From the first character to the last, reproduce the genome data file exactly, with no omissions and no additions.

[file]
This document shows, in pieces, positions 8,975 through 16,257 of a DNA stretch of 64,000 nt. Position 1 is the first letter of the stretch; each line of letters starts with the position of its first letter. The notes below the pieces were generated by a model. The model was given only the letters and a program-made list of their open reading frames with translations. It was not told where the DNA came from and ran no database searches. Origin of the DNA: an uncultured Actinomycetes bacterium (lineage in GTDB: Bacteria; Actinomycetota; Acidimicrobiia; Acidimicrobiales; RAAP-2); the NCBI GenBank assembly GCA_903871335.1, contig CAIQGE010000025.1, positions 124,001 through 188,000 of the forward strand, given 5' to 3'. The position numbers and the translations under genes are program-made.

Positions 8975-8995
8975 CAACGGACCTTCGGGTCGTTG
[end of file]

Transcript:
This document shows, in pieces, positions 8,975 through 16,257 of a DNA stretch of 64,000 nt. Position 1 is the first letter of the stretch; each line of letters starts with the position of its first letter. The notes below the pieces were generated by a model. The model was given only the letters and a program-made list of their open reading frames with translations. It was not told where the DNA came from and ran no database searches. Origin of the DNA: an uncultured Actinomycetes bacterium (lineage in GTDB: Bacteria; Actinomycetota; Acidimicrobiia; Acidimicrobiales; RAAP-2); the NCBI GenBank assembly GCA_903871335.1, contig CAIQGE010000025.1, positions 124,001 through 188,000 of the forward strand, given 5' to 3'. The position numbers and the translations under genes are program-made.

Positions 8975-8995
8975 CAACGGACCTTCGGGTCGTTG